Iraqi exiles split on post-Saddam
By Anton La Guardia and Adel Darwish
Iraq's opposition groups fell into open disarray yesterday when they abruptly cancelled their announcement of ambitious plans to set up a provisional government to replace Saddam Hussein.
The fiasco is a particular embarrassment to Ahmad Chalabi, the leader of the Iraqi National Congress (INC), who tried to push the move despite opposition from within his own movement and other Iraqi factions.
Mr Chalabi is a favourite of the US Pentagon to succeed Saddam but his inability to forge a credible consensus raises troubling questions about who will lead Iraq should America move to topple Saddam.
The INC, based in London, issued invitations on Thursday to a press conference in Kensington to announce "plans for a provisional government to be established on Iraqi soil".
It was supposed to be joined by another group, the US-based Iraqi National Movement (INM) led by the exiled general, Hassan al-Naquib.
The plan was for a provisional government to be declared, probably in northern Iraq, once the US begins military action.
"Saddam's regime is about to fall," said Sherif Ali Bin Hussein, the INC spokesman and head of a monarchist group, earlier this week.
"We must move from being exiled opposition into preparing a broad base provisional government representing all Iraqis."
But hours before the meeting was due to be held, the INC announced that it had been indefinitely postponed "to enable further discussion among Iraqi opposition groups".
The failed attempt to present an alternative to Saddam has further divided the fragmented Iraqi opposition.
"It was not a very clever move," said Dilshad Miran, the London representative of the Kurdistan Democratic Party, one of the main components of the INC.
"A provisional government is not something to be taken lightly. It dents the credibility of the opposition and reinforces the impression that it is disunited."
He complained that the announcement had been planned without consulting members of the INC. "We are not happy about what is going on," he said. "The INC is not functioning."
Other exiles were also scathing. "It's a stupid thing," said Saad Saleh Jabr, head of the London-based Free Iraqi Council. "It's too early, too premature. The guys who are not in [the provisional government] will all be against it."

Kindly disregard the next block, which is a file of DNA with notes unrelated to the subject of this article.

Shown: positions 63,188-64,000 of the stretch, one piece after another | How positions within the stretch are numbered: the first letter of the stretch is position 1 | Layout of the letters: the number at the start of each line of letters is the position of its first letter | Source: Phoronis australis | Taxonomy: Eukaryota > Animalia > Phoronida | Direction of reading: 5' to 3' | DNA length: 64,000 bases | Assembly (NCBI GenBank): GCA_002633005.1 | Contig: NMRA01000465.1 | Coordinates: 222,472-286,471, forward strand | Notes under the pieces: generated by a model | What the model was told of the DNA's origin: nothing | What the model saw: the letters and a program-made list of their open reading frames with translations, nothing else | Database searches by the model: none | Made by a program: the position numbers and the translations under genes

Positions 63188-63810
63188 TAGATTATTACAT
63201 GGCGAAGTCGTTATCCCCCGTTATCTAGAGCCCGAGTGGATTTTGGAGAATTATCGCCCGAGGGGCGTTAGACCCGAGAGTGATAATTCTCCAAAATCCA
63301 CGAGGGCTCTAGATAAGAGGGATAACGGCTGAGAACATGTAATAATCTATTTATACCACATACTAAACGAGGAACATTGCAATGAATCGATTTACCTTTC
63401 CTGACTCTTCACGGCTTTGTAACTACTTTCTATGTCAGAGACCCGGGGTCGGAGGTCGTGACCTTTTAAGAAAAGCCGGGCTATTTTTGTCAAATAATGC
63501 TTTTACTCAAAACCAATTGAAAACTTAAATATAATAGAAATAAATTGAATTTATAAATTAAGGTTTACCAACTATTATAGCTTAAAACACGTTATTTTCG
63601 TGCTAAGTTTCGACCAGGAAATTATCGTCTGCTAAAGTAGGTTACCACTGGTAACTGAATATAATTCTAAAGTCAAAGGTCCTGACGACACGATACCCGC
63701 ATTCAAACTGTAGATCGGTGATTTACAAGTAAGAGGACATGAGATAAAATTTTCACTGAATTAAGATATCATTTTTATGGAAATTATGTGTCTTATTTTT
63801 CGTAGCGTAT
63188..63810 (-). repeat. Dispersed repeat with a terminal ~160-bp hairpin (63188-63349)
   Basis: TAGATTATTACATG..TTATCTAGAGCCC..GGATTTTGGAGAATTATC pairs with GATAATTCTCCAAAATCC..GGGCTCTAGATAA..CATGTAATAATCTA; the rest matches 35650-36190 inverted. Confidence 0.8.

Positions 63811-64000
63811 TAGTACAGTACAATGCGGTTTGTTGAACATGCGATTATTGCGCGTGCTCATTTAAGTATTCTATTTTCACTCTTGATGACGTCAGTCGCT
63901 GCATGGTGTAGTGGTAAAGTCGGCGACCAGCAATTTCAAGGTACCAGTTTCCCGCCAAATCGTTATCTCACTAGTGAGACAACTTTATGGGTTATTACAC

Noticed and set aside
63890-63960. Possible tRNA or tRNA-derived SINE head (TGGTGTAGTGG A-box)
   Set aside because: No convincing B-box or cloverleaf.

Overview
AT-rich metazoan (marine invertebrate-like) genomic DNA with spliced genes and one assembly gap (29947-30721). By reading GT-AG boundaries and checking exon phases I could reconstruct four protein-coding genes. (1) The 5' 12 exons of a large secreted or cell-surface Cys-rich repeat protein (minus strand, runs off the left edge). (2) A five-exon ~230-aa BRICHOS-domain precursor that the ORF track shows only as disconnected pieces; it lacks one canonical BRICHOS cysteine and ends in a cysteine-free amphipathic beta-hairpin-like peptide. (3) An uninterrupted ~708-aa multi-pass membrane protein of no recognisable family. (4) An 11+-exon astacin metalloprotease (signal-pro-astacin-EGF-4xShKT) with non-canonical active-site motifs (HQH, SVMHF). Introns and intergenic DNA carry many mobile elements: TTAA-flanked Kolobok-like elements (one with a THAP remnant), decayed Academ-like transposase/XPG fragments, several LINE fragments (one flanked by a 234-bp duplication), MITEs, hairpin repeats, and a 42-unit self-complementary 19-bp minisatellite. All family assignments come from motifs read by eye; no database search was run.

Iraqi opposition sources said objections from the 15-man Military Council, a group of exiled military officers set up at a conference in London earlier this month, convinced the INC to drop the announcement.
Brig Tawfiq Al-Yasiri, spokesman for the council, said: "A provisional government is usually the last card for an opposition in exile to play. If you play it now you burn it prematurely and you create a new target for the enemy to attack and possibly destroy."
Foreign Office officials also advised against the move as "premature". The Government has tried to play down the prospect of imminent military action against Iraq involving British forces.
Faced with opposition to a new war in Iraq from parts of the Labour party and the Church of England, Tony Blair has promised to publish an intelligence dossier on Iraq's attempts to develop weapons of mass destruction to justify any military action.
Washington may be seeking to raise the temperature over Iraq's secret nuclear programme. US officials told the Washington Times that Iraq was trying to buy special stainless-steel tubing of the sort needed to build centrifuges to extract material for nuclear weapons.
"We know they have been trying to obtain this material but so far have not been successful," one official told the newspaper. "This is only one sign that Iraq is reconstituting its nuclear-weapons program."
According to Iraqi exile sources, Saddam is concentrating troops in major cities in the hope of drawing American forces into bloody street-to-street fighting. They claimed that the Iraqi government was using civilians as "human shields" by moving anti-aircraft guns and missiles close to schools and hospitals.